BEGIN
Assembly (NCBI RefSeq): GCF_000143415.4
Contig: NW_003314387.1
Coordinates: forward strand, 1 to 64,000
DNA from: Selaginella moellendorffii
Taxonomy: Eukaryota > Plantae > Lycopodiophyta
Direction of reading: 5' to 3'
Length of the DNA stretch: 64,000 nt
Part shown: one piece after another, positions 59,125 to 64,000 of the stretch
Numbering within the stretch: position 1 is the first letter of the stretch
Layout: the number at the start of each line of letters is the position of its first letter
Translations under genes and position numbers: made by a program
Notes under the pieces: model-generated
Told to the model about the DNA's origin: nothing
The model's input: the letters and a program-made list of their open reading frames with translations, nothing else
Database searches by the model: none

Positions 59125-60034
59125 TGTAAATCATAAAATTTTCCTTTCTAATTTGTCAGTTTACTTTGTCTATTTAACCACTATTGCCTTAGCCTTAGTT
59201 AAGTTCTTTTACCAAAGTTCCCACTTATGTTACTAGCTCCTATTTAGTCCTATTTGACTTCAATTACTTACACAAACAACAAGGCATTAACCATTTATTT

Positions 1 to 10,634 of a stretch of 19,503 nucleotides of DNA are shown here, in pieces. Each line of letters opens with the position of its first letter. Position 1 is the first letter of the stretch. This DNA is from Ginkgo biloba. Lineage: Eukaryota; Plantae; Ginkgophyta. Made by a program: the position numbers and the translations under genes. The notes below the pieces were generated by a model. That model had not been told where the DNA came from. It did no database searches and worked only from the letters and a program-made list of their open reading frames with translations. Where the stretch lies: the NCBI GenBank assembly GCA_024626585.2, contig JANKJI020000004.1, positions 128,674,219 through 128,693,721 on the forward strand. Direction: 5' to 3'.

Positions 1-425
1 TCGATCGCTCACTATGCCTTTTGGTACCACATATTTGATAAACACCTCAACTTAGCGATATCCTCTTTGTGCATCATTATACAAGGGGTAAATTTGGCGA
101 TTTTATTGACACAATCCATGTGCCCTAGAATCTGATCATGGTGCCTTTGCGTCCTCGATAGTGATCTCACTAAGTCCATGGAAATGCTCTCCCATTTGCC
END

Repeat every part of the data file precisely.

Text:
Assembly (NCBI RefSeq): GCF_000143415.4
Contig: NW_003314387.1
Coordinates: forward strand, 1 to 64,000
DNA from: Selaginella moellendorffii
Taxonomy: Eukaryota > Plantae > Lycopodiophyta
Direction of reading: 5' to 3'
Length of the DNA stretch: 64,000 nt
Part shown: one piece after another, positions 59,125 to 64,000 of the stretch
Numbering within the stretch: position 1 is the first letter of the stretch
Layout: the number at the start of each line of letters is the position of its first letter
Translations under genes and position numbers: made by a program
Notes under the pieces: model-generated
Told to the model about the DNA's origin: nothing
The model's input: the letters and a program-made list of their open reading frames with translations, nothing else
Database searches by the model: none

Positions 59125-60034
59125 TGTAAATCATAAAATTTTCCTTTCTAATTTGTCAGTTTACTTTGTCTATTTAACCACTATTGCCTTAGCCTTAGTT
59201 AAGTTCTTTTACCAAAGTTCCCACTTATGTTACTAGCTCCTATTTAGTCCTATTTGACTTCAATTACTTACACAAACAACAAGGCATTAACCATTTATTT

Positions 1 to 10,634 of a stretch of 19,503 nucleotides of DNA are shown here, in pieces. Each line of letters opens with the position of its first letter. Position 1 is the first letter of the stretch. This DNA is from Ginkgo biloba. Lineage: Eukaryota; Plantae; Ginkgophyta. Made by a program: the position numbers and the translations under genes. The notes below the pieces were generated by a model. That model had not been told where the DNA came from. It did no database searches and worked only from the letters and a program-made list of their open reading frames with translations. Where the stretch lies: the NCBI GenBank assembly GCA_024626585.2, contig JANKJI020000004.1, positions 128,674,219 through 128,693,721 on the forward strand. Direction: 5' to 3'.

Positions 1-425
1 TCGATCGCTCACTATGCCTTTTGGTACCACATATTTGATAAACACCTCAACTTAGCGATATCCTCTTTGTGCATCATTATACAAGGGGTAAATTTGGCGA
101 TTTTATTGACACAATCCATGTGCCCTAGAATCTGATCATGGTGCCTTTGCGTCCTCGATAGTGATCTCACTAAGTCCATGGAAATGCTCTCCCATTTGCC